Should a private seller accept payments over time from a potential buyer?
UPDATED: August 5, 2012
It’s all about you. We want to help you make the right legal decisions.
We strive to help you make confident law decisions. Finding trusted and reliable legal advice should be easy. This doesn't influence our content. Our opinions are our own.
Although a private seller might be able to design a contract that would help protect their interest when selling goods such as used appliances, furniture, cars and the like, there are several reasons why requesting that the buyer pay cash might be best.
If a seller intends to accept partial payment, it is imperative that the contract be put in writing with all the details, including the item to be sold, the price, the quantity, the date, and the name of the purchaser and seller. A private seller who intends to use such a contract as protection from never being paid should also get identifying information that will help to collect from the buyer should they fail to pay, such as the buyer's social security number and driver's license. If the seller can't even locate the buyer, it would be very difficult to retrieve the property or payment, and it would be much more expensive to file a lawsuit.
The fact is, though, even with a contract in writing and signed by the buyer, it might be difficult to collect payment on items sold. The problem is that filing a lawsuit is expensive, and the costs of hiring a lawyer are often too high to warrant suing to recoup losses; even if you won the lawsuit, you likely would spend more on legal fees than you won. Also, winning a lawsuit doesn't guarantee you'll ever even be able to collect the amount you are owed. If the purchaser is insolvent and simply doesn't have the money to pay you, you might find it difficult to collect even if your state allows you to place a lien on the buyers home, wage garnishment, or attachment of other property such as funds in a bank account.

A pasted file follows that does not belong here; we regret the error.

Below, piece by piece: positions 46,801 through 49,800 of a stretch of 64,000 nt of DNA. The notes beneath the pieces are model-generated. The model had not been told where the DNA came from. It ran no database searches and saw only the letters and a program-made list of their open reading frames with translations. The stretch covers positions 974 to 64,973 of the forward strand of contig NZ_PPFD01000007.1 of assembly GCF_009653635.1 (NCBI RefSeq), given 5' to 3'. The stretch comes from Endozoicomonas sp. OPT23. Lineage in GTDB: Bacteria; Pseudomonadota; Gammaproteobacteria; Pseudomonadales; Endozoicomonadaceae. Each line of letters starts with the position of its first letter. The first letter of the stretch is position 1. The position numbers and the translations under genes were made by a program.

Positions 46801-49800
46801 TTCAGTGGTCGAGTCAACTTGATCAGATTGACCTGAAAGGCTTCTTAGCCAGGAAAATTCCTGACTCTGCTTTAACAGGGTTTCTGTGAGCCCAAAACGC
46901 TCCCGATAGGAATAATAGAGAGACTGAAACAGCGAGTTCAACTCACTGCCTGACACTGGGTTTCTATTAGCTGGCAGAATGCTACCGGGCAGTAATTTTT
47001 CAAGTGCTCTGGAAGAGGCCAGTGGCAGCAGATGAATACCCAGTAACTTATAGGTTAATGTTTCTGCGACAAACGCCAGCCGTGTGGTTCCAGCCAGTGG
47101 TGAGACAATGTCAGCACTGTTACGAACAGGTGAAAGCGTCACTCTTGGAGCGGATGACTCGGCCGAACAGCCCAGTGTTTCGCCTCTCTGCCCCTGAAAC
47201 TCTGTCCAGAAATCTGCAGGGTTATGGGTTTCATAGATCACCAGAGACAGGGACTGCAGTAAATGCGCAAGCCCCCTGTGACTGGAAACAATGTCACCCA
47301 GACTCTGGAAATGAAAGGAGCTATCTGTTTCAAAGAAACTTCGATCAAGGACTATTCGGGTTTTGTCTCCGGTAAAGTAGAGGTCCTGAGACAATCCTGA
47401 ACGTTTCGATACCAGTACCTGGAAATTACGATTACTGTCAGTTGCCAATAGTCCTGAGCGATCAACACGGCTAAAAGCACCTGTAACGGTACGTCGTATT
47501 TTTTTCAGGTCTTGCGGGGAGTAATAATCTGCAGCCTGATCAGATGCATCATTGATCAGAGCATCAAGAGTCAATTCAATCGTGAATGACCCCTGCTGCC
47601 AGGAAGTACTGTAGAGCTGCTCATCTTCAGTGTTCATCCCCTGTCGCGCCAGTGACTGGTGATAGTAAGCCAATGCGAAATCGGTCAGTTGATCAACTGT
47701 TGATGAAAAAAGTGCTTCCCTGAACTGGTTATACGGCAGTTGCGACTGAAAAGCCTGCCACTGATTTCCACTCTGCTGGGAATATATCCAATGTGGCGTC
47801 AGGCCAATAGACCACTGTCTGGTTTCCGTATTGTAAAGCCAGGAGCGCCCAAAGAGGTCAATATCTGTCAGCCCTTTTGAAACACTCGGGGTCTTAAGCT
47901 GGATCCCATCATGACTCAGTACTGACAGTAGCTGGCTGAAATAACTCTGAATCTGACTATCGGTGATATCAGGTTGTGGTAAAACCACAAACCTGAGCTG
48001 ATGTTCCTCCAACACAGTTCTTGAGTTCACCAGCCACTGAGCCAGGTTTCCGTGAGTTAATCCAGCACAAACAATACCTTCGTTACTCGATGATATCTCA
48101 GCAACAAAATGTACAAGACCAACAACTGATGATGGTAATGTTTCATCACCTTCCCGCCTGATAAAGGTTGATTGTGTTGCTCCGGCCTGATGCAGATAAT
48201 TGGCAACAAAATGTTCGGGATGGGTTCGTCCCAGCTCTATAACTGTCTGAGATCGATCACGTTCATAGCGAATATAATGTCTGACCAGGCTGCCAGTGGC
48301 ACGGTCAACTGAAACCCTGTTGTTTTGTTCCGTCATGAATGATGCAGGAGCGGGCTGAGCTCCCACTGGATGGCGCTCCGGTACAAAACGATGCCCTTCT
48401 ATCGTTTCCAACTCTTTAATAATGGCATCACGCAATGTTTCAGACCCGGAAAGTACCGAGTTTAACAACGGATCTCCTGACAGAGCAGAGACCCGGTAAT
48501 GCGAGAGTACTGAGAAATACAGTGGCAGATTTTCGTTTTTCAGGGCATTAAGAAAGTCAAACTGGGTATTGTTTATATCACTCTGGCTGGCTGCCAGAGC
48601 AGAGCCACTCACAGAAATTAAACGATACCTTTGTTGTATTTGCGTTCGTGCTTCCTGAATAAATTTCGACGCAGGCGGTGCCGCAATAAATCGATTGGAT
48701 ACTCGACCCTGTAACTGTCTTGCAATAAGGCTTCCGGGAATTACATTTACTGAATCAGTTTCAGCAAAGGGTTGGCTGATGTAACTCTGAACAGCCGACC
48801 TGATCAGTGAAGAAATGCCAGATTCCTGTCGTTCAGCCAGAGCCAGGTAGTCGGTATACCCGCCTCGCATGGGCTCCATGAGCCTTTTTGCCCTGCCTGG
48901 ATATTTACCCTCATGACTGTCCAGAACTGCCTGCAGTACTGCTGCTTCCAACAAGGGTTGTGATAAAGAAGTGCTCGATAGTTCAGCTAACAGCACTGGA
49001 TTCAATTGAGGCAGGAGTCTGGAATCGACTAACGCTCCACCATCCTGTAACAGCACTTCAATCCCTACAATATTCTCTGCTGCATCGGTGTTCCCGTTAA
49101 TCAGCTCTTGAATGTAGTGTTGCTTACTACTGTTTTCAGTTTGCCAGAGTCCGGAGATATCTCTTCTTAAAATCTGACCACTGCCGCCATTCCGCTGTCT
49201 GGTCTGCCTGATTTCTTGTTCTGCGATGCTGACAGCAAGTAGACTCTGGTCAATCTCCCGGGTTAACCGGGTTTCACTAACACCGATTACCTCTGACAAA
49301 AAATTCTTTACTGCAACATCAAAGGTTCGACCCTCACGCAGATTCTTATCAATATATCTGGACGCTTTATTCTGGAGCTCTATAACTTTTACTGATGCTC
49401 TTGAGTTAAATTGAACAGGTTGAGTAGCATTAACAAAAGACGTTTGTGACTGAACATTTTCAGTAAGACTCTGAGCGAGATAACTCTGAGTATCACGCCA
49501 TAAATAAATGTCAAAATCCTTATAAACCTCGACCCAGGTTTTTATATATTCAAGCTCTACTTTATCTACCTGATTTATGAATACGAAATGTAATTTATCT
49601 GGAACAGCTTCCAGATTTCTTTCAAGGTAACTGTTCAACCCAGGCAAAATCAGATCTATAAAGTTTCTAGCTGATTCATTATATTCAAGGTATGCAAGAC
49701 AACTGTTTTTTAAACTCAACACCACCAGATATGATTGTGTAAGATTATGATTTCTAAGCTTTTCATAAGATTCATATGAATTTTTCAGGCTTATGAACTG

These types of collection techniques are complicated and can be very expensive, and don't guarantee that you will ever actually get the money you have coming to you. The best thing to do to be sure you are protected and don't end up unable to collect is to avoid the problem of extending credit to buyers completely. Instead, ask the buyer if they might get a personal loan from the bank or elsewhere. If the bank isn't willing to extend credit, and the potential buyer is unable to secure a loan from even a friend or family member, you as a seller should think twice about extending credit as well. The bank, friends and family members of the would be purchaser probably know something about the person you don't. Save yourself the frustration and loss, and avoid falling into this trap.